Hemophagocytic lymphohistiocytosis (HLH) was once considered incurable, but that’s not the case anymore. Today, many promising therapies offer new hope to patients and families. At Cincinnati Children’s, our experts are at the forefront of HLH care and research. They provide rapid, accurate diagnoses and personalized therapies for children with HLH and are helping providers from other institutions care for their patients as well. Their research is leading to higher survival rates and more lasting cures.

Families who have faced this disease will tell you that battling HLH is a long and difficult journey. At the HLH Center of Excellence, we provide expert medical care, emotional support and other resources a family needs to meet the challenges ahead.

Why Choose Cincinnati Children’s

Expert Team

Cincinnati Children’s is the most experienced hospital in the nation in treating HLH. Our HLH team includes researchers and physicians who have studied the disease extensively. They care for between 10 and 20 children with HLH a year, a large number considering how rare HLH is.

HLH affects the immune system, causing uncontrolled inflammation that damages organs and can rapidly lead to death. Unfortunately, many physicians don’t have the experience to recognize the symptoms. As a result, HLH is often misdiagnosed or diagnosed too late. Most patients without access to effective treatments such as hematopoietic stem cell transplantation will die of their disease. A cure is possible, but an accurate and quick diagnosis is essential.

Advanced Testing Through Two Specialty Labs

The Diagnostic Immunology Laboratory and Molecular Genetics Laboratory at Cincinnati Children’s offer sophisticated tests with rapid results—essential for patients with HLH. These renowned labs have been offering HLH testing for more than 20 years, and the staff provides expert interpretation of test results. All of our patients undergo advanced genetic testing to see if a genetic mutation (change) has caused the disease. Our experienced genetics counselors work with physicians to determine how test results should guide the care plan.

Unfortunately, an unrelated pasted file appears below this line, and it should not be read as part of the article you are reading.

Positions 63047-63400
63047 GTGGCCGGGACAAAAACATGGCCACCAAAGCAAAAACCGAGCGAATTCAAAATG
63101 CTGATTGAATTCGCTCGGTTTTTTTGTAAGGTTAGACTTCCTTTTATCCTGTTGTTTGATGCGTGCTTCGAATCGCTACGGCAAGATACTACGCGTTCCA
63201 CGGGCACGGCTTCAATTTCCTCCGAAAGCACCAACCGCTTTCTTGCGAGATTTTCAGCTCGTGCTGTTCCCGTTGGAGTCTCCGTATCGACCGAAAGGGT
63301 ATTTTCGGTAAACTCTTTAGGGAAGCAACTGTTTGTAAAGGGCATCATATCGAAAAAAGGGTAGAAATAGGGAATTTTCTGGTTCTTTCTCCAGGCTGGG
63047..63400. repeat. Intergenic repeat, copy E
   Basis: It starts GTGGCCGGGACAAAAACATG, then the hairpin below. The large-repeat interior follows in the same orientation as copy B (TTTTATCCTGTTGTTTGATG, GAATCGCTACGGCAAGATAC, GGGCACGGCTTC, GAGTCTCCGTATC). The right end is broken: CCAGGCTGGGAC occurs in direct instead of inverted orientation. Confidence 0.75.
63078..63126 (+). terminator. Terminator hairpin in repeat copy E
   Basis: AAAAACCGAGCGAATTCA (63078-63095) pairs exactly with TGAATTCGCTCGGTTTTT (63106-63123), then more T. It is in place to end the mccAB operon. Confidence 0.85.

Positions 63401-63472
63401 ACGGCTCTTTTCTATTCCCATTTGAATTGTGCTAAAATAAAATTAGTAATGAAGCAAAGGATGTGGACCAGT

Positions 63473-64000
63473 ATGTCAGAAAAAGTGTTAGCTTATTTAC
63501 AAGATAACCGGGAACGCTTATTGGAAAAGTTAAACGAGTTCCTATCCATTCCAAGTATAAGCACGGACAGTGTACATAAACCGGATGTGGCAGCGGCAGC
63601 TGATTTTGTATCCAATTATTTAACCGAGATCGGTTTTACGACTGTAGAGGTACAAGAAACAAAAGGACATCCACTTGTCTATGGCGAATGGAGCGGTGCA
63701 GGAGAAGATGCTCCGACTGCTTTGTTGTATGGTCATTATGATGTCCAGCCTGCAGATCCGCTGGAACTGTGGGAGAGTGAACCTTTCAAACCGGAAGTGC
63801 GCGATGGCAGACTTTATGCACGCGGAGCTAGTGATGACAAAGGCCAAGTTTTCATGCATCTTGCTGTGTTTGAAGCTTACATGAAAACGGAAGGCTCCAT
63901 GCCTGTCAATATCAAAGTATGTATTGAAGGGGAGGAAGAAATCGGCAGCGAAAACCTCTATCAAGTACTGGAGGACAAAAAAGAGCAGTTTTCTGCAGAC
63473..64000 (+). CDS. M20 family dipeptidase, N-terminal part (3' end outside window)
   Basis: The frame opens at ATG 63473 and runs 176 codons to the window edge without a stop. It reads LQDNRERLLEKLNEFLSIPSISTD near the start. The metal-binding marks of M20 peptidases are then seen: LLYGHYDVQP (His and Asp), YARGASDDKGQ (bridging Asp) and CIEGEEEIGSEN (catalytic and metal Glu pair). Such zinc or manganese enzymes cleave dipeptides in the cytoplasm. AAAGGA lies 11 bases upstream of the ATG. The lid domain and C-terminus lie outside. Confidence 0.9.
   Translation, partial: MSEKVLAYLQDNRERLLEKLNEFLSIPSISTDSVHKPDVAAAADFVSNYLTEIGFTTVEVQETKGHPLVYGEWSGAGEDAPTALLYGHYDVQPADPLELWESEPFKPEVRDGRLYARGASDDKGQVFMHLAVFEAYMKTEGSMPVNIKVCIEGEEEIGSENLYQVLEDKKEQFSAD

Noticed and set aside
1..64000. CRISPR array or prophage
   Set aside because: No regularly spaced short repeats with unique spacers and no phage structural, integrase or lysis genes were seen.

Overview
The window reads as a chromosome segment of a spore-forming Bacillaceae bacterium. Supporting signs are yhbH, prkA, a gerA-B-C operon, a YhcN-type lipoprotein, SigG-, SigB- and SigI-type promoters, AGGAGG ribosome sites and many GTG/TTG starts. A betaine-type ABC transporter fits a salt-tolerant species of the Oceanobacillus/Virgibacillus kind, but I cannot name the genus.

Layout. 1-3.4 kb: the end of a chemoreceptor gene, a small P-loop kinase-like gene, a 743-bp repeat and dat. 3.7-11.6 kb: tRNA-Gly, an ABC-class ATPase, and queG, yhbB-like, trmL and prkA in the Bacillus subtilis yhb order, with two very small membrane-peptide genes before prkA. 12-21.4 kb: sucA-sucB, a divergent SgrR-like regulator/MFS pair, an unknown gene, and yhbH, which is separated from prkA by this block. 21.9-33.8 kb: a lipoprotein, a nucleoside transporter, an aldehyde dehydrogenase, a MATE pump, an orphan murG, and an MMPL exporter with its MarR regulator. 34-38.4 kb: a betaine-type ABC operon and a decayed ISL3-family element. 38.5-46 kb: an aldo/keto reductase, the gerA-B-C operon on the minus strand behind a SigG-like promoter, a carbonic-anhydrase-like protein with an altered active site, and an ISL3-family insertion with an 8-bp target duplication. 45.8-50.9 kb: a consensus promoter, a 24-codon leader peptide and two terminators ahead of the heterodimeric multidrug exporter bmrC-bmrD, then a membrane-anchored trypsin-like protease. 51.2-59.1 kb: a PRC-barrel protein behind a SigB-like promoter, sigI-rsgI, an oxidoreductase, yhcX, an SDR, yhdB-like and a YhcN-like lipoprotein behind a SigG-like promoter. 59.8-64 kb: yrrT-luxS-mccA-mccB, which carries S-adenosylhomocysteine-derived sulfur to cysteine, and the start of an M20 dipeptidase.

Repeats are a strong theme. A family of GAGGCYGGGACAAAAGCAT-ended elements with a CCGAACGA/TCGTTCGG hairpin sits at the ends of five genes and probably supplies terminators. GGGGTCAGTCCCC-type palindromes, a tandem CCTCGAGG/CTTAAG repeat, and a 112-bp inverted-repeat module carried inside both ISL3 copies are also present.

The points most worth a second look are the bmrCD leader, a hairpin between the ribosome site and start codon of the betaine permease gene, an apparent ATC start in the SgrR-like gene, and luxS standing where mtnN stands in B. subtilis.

State-of-the-Art Care

The standard of care for HLH is to use a combination of chemotherapy and corticosteroids to cool down and control abnormal inflammation in the body. This is often effective, allowing children to continue to the next phase of treatment, which is hematopoietic stem cell transplant (HSCT).

The goal of HSCT is to cure HLH by replacing the body’s immune system. The Bone Marrow Transplantation Program at Cincinnati Children’s has performed more than 2,200 HSCTs since the program was founded in 1986. Currently, the program averages 100 transplants each year, making it one of the largest programs in the U.S. Physicians and researchers in the Bone Marrow Transplantation Program have created exciting new HSCT approaches for many rare diseases, including HLH.

Research Opportunities and Breakthroughs

Our physician-researchers participate and often lead national studies to find better treatments for HLH. Sometimes they can offer emerging therapies to children with HLH—long before these therapies are available elsewhere.

Our researchers recently helped pioneer a new treatment for HLH that is less toxic and potentially more effective than chemotherapy. This treatment uses the drug emapalumab to block a harmful inflammatory molecule called interferon gamma. Emapalumab is approved by the Food and Drug Administration (FDA) for use after other therapies have not worked well. Our researchers are studying whether it can be offered as a first-line treatment instead of chemotherapy.